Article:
For the record, I want to tell L., his professors and his parents that I think he has a bright future ahead.

But I especially want to thank him for for reminding me never to stop asking yourself the big questions, even if the answers are not on the tip of your tongue.

There is an interesting article about “twenty-somethings” in the January 14 issue of The New Yorker called Semi-Charmed Life, that I encourage you to read, along with the Letters to the Editor in response to this article (some from fifty-somethings), which appear in the February 11&18 issue of the magazine.

Years ago, when I was in my twenties and living and working in Thailand, I met New York Times journalist Nicholas Kristof and his wife Sheryl WuDunn in Laos (I think on a flight from Vientiane to Luang Prabong).  They were young too, living and reporting in Beijing, where the Tiananmen Square uprising had recently occurred.  They won the Pulitzer Prize for their reporting from China, Kristof became an Op-Ed columnist, often focusing on the plight of disenfranchised peoples around the world, and they wrote Half the Sky:  Turning Oppression Into Opportunity for Women Worldwide.

 Kristof, a native Oregonian, has written about the importance of wilderness experiences, describing the annual backpacking trip he takes with his family on the Pacific Crest trail. 

He’s just announced that he is taking a leave from his column to write another book with Sheryl WuDunn.  He says, “The theme is the benefits to ourselves when we engage in a cause larger than ourselves, and, given that, how we can engage in a way that actually works. In other words: the emerging science of how to make a difference.”

I appreciate contemporaries of mine, such as Kristof and WuDunn, who continue to ask the big questions and share what they’ve learned to benefit us all. 

Vanity: The Thyroid Chronicles, Part II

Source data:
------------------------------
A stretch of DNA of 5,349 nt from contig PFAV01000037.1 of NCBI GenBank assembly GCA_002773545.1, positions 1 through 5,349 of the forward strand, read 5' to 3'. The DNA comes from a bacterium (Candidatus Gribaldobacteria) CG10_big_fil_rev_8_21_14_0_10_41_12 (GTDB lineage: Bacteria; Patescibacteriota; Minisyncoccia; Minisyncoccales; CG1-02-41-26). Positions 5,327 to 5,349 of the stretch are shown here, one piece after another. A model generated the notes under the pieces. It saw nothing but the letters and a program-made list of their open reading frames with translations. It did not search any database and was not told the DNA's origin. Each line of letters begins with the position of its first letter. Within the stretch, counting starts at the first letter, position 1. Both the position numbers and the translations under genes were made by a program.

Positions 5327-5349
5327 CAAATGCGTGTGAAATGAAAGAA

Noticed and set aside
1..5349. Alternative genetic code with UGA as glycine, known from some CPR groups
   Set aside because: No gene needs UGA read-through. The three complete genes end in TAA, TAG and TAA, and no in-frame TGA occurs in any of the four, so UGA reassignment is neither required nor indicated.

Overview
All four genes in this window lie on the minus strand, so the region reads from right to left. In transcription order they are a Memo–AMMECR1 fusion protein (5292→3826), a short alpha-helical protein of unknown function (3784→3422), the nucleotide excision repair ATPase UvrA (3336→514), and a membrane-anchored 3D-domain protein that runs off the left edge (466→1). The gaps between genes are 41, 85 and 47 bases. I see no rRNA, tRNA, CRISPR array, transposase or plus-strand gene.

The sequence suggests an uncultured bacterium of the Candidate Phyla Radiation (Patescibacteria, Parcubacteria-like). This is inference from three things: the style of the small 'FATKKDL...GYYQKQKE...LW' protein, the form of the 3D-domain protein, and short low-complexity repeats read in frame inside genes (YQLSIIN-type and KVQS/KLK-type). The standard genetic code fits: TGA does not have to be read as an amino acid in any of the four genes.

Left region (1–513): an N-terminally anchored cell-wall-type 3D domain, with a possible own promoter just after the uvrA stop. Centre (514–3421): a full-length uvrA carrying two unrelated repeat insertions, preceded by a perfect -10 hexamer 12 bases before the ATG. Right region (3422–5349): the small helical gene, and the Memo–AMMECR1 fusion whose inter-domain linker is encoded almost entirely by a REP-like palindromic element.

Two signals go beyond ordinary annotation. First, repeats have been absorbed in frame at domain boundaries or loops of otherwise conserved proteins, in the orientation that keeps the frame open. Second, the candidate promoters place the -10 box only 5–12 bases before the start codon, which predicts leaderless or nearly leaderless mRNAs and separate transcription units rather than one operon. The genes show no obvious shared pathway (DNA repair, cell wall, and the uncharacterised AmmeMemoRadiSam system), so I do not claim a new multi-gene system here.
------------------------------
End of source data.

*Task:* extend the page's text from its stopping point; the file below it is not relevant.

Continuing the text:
from sketchfu.com

By now you may have heard of “The Mom Stays in the Picture,” Allison Slater Tate’s manifesto that we mothers shouldn’t hide behind the camera because we are ashamed of our post-baby bodies and the ravages of aging.

“Our sons need to see how young and beautiful and human their mamas were. Our daughters need to see us vulnerable and open and just being ourselves — women, mamas, people living lives.

“When I look at pictures of my own mother, I don’t look at cellulite or hair debacles. I just see her — her kind eyes, her open-mouthed, joyful smile, her familiar clothes. That’s the mother I remember.” 

Juxtaposed with this, I read a piece on the Huffington Post on why feeling pretty after 50 is important.

What still confuses me, and what I want to explore in my thoughts, conversations and writing, is what aging gracefully means to me.

I’ve mentioned before that I don’t dress a whole lot differently than I did at sixteen and, truth be told, I don’t look a whole lot different either.  So when I have to grapple with things like that roll of fat around the middle that just won’t go away

I’m not sure whether to fight it, accept it or make peace with it and figure out how to deal with it.

“It’s inevitable. You’re getting older,” sighed my Ob/Gyn.  “It may be the perfect storm of perimenopausal hormones and glycemic sensitivity,” said my new general practitioner, who spent a full hour talking with me and listening to my concerns. “Try shaving two or three hundred calories off your daily intake each day, change your exercise routine and give yourself six months to lose ten pounds.”